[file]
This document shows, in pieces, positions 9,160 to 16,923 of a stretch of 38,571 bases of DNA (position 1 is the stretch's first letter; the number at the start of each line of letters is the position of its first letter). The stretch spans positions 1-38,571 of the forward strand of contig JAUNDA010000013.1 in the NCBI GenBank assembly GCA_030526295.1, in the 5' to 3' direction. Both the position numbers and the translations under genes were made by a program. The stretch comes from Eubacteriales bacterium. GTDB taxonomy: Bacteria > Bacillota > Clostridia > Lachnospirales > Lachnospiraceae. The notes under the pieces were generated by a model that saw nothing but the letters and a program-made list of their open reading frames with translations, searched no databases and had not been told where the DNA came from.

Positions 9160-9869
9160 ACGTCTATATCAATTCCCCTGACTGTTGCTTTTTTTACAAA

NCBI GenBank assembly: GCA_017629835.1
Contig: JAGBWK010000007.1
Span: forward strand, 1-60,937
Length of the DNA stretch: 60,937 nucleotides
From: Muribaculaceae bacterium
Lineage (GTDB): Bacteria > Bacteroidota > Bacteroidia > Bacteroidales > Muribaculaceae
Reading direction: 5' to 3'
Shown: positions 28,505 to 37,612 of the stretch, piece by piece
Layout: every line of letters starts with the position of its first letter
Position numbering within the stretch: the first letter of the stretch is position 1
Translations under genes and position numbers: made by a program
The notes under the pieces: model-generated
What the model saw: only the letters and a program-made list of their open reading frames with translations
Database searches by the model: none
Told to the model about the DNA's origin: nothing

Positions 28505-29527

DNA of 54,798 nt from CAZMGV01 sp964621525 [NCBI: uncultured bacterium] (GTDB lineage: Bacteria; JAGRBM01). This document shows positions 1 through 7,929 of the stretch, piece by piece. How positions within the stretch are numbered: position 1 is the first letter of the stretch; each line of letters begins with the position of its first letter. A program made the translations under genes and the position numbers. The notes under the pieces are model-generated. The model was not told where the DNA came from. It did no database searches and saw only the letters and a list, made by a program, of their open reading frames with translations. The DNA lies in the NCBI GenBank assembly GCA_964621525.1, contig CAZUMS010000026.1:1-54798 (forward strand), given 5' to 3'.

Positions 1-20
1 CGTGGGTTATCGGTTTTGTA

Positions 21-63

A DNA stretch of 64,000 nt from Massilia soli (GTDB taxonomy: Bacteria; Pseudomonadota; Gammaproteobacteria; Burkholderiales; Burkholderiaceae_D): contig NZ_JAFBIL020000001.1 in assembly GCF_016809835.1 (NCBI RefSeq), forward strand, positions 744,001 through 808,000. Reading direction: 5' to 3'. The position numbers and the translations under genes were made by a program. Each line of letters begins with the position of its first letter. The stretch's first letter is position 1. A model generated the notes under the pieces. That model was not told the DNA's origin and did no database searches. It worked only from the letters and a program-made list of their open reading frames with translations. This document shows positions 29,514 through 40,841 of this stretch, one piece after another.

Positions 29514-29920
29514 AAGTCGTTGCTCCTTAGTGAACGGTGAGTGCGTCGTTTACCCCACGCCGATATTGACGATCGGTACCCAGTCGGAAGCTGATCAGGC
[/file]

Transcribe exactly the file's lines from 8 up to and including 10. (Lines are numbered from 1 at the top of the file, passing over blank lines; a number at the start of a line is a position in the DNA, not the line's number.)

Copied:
From: Muribaculaceae bacterium
Lineage (GTDB): Bacteria > Bacteroidota > Bacteroidia > Bacteroidales > Muribaculaceae
Reading direction: 5' to 3'